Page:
How to Manage Your Money Better When Inflation Rises?
You will have noticed how the price of your favourite dishes in the restaurant you visited last year has gone up over time. That’s how inflation impacts you in real life. You are required to pay more for the same goods and services than you were paying a year ago. ‘Inflation is a tax without legislation’.
But also remember, Inflation not only makes things expensive but also lowers the real value of your savings and pensions. Can you do something about it? Yes, you can.
- Manage your budget well: You do not have control over economic conditions, but you do have control over your spending and saving habits. Make sure that you maintain a proper budget as monitoring your income, expenses, and savings will keep your money in the damage control mode.
- Invest to beat inflation: To combat inflation, you must avoid keeping your money idle in cash or in your savings bank account which offers negligible interest in real terms. Instead, invest your money in investment options where the returns are likely to be higher than the rate of inflation.
- Look for high-yield income instruments: If you need safe investments or regular income from your investments, you might have to at least partially ditch your favourite bank FDs. Other available fixed-income instruments like carefully selected corporate bonds, corporate FDs, perpetual bonds, State Development Loans etc would lessen the inflation impact much better.
- Loan repayment: When inflation is high, interest rates are generally increased to control the economy. If you have any floating-rate loans, it is better to pay off some portion of it to reduce the increasing interest that becomes payable on the loan now due to higher interest rate.
- Gold: For Indians, gold has always been a prominent investment option. It is also considered a hedge against inflation. Aside from the commonly held physical gold, investors can also consider gold ETFs and sovereign gold bonds but in a very small quantity, not more than 5-10% of total financial investments. Also, do not expect much from Gold investments by way of returns in the long run.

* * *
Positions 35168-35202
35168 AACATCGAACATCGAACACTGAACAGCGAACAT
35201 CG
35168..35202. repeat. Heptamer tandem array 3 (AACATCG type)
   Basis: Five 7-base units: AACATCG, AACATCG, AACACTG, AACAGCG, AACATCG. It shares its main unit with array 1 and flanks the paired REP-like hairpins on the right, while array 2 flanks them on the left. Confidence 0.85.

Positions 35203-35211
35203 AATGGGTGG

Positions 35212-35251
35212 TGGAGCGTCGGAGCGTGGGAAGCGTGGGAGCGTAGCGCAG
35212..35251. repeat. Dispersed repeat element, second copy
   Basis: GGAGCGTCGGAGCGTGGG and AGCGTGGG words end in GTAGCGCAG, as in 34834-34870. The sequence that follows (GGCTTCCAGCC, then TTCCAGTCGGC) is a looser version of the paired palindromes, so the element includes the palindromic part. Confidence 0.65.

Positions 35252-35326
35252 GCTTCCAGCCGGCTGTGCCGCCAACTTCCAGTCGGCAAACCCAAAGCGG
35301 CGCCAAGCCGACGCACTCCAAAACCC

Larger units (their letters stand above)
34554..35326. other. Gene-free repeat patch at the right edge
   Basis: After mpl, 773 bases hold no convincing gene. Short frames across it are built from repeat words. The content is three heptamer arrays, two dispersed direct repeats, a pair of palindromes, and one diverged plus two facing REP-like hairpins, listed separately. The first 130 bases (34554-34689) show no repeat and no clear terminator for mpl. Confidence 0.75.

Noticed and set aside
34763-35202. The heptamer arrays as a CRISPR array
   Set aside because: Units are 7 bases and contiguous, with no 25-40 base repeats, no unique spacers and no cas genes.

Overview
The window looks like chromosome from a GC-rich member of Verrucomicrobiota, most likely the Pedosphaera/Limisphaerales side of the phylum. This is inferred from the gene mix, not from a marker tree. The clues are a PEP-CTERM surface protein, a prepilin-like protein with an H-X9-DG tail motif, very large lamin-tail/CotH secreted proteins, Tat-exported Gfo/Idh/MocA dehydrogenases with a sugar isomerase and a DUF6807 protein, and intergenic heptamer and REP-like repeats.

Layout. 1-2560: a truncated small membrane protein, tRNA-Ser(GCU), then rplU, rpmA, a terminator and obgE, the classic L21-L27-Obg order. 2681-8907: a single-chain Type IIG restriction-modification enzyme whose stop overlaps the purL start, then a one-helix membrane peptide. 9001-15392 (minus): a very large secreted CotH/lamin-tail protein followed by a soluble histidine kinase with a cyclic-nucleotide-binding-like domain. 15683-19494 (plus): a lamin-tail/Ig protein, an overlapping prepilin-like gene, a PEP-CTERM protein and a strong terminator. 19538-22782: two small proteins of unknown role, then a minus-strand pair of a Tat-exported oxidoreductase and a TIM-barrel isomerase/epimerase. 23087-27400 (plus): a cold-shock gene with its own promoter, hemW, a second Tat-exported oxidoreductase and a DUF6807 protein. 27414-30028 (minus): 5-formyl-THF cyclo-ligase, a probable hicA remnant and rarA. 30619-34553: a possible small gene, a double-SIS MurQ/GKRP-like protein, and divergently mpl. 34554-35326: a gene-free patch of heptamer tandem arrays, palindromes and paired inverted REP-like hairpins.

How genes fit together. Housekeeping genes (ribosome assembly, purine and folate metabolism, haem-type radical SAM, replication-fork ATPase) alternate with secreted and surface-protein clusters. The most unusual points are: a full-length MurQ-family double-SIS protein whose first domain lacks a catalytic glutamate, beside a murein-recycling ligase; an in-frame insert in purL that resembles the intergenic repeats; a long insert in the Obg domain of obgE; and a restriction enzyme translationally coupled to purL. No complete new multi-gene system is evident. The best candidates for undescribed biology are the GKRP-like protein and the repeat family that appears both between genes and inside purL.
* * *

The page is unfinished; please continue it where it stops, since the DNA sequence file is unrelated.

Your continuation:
(Contributed by Yogesh Gola, Associate Financial Planner, Team Vikrant, Hum Fauji Initiatives)
Sweep Account – a Boon If Used Properly
We’ve all heard of Auto-Sweep Accounts being provided by a large number of banks. For those who don’t know about it, it is a facility that provides combined benefits of a Savings Bank account and Fixed Deposits. In this, your unused money above a laid down threshold limit gets automatically transferred to a fixed deposit and earns extra returns while still retaining the flexibility to be taken out in bits and pieces.
How does it actually work?
Bank Auto Sweeps is a very good feature given by the banks to people who want to maintain liquidity and earn fixed deposit returns,
When money goes to a sweep account, the bank takes it to be a 1-year FD in lots of Re 1 each. If it gets taken out before that (ie, before One year), 3 things happen:-
- Interest rate applied will be of the actual period it was kept there.
- Since it would be a premature withdrawal, penalty is applied.
- There is a TDS applied on the interest earned for the period that it was there. There is no tax benefit as the interest from a FD is taxable except for senior citizens where there is an exemption under IT section 80TTB.
So, many times, you may get a rate of interest lower than the savings bank rate if the movement in and out of the sweep account is very frequent and you will also see small bits of TDS deducted. Sweep account is a good facility but it is not to be taken as a substitute for an FD or any regular investment.